You will probably cycle through a lot of emotions and thoughts over the coming days, weeks and perhaps months or longer. Last year, my 42 year old sister-in-law died after a long battle with cancer - I definitely cried at the funeral, and at some other times too. She was the first relative reasonably close to my own age to die, and it made me think through aspects of my life a lot - all the ‘meaning of life’ questions that I hadn’t thought of too much since college came rushing back. It makes you appreciate your life, family and friends more.

I haven’t had to deal much with death yet. Both of my grandfathers have died within the last several years and it was just surreal until the funerals. I had a hard time with the open casket at one of them because it still didn’t seem real. For me, I was in a sort of a denial phase for a while until all of a sudden it just dawned on me that my grandad was gone and I began thinking of the last time I spoke with him since he lived so far away. Then I started getting pissed off that I didn’t see him as often as I should’ve or called, etc.

The only thing that made both of their deaths easy (that may be the wrong word) was the fact that they were both ill for a while, so I kinda came to terms with the fact that they might not be around much longer. I haven’t had to deal with anyone else close to me dying, so I’ve yet to see how I handle losing someone unexpectedly. I’ve stayed awake at night thinking of what I’ll do when my mom and dad die and it just scares me a lot to even think about it.

I’ve never really found death difficult to deal with. My paternal grandparents died when I was very young, and my father was kind enough to actually sit me down and explain what had happened and why I wasn’t going to see them anymore. I have since had my maternal grandparents die when I was in college, a few friends here and there. None of them really got to me that badly, mostly because they were all following long illnesses. It’s sad, but it’s not the end of the world, I guess. I never cried when childhood pets died, but I did cry when my cat died last year, I think because I considered him my responsibility and felt like I let him down. The vets had no idea what was wrong with him, but I still felt like I failed him. In July a friend from high school was murdered by her boyfriend of eight years, which made me more angry than anything else.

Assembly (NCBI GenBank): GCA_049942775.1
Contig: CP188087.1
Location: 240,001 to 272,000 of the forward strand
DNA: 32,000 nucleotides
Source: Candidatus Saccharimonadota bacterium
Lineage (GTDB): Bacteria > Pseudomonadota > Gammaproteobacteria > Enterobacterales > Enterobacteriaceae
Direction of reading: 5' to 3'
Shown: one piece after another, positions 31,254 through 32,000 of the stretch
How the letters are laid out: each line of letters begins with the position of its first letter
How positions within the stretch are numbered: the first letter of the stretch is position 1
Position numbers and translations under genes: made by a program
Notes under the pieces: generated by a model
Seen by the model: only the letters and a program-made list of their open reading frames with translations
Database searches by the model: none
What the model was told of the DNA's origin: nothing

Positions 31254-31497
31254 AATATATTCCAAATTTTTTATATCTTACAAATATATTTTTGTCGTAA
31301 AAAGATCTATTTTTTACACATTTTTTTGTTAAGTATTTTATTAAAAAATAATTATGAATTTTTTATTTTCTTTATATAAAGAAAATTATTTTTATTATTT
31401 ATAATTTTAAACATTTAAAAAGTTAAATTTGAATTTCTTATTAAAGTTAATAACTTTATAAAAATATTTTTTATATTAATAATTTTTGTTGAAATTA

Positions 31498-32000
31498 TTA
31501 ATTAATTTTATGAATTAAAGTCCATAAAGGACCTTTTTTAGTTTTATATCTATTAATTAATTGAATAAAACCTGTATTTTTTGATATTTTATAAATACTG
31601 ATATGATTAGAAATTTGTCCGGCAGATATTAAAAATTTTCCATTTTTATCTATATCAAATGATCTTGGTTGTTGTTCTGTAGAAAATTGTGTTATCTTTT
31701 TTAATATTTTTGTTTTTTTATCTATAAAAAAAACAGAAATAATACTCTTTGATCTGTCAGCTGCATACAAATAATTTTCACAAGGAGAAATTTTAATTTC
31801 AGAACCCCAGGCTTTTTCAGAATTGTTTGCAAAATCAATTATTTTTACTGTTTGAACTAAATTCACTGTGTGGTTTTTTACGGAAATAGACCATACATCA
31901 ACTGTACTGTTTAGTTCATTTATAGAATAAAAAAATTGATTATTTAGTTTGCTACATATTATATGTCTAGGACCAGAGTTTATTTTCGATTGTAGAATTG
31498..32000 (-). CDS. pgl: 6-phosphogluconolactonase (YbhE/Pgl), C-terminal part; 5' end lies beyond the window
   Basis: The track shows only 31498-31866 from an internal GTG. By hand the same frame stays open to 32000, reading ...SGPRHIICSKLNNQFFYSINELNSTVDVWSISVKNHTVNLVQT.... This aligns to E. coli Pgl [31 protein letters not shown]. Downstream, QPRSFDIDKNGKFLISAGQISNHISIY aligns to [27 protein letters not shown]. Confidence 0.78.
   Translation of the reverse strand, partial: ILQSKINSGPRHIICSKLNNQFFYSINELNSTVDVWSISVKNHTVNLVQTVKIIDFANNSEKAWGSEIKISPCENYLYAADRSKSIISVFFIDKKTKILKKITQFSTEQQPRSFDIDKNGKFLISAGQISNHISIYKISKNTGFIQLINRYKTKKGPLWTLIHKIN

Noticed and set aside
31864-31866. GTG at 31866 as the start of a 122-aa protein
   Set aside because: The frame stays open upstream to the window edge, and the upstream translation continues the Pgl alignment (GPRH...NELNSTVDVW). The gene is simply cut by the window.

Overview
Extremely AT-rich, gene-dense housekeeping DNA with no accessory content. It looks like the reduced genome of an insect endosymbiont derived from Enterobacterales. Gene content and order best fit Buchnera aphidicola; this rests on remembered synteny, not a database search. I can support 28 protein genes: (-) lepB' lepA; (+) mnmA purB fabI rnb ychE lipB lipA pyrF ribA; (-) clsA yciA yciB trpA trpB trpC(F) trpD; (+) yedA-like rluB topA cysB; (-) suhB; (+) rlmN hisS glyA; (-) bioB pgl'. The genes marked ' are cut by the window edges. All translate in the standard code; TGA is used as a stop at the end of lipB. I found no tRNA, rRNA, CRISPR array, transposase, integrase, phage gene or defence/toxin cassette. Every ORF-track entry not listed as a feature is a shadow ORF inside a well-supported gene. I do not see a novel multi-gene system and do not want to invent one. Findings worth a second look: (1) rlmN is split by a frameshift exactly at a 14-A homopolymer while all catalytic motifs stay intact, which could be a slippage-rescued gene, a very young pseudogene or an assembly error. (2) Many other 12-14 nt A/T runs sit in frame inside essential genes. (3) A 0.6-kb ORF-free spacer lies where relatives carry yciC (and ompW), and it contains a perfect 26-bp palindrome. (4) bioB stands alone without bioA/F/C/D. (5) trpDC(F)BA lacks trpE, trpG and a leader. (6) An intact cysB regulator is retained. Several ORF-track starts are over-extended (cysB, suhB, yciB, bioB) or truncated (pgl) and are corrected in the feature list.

To me, I guess it comes down to the fact that the deceased doesn’t know they’re dead, so any mourning seems to me like self-pity of a sort. I’m sad because I will miss them. Of course, I know for a fact there are certain people whose deaths will devastate me, such as my mother and several very close friends, so I’d wager that my less-than-traumatic experiences with death have mostly been due to not really losing someone of monumental importance to me, plus experience with it at an early age.

I really only knew one of my grandparents, and she lived in Ireland, so we only saw her once every two years or so. She passed away when I was twelve or thirteen.

My condolences on your loss, nutsak.

It all sucks, but I’d lean towards watching someone die slowly, in pain, of a terminal disease as being harder all around for everyone than a sudden death. I’ve experienced both in my immediate family, and while sudden death is shocking, watching someone die slowly is a lot worse because of the feeling of helplessness, despair, and the drawn-out agony and frustration. Unless it’s a death of old age, I find that the “it was expected” line to be, well, crap. At least as a mitigating factor for some of the grief.

My mother died of ovarian cancer on Sept. 20, 1999, and every year I get really down in the run-up to that date, like I’m reliving the very hard last couple of months. My mood lifts as the actual date of her death gets closer, though, because by that point her release from suffering was a good thing.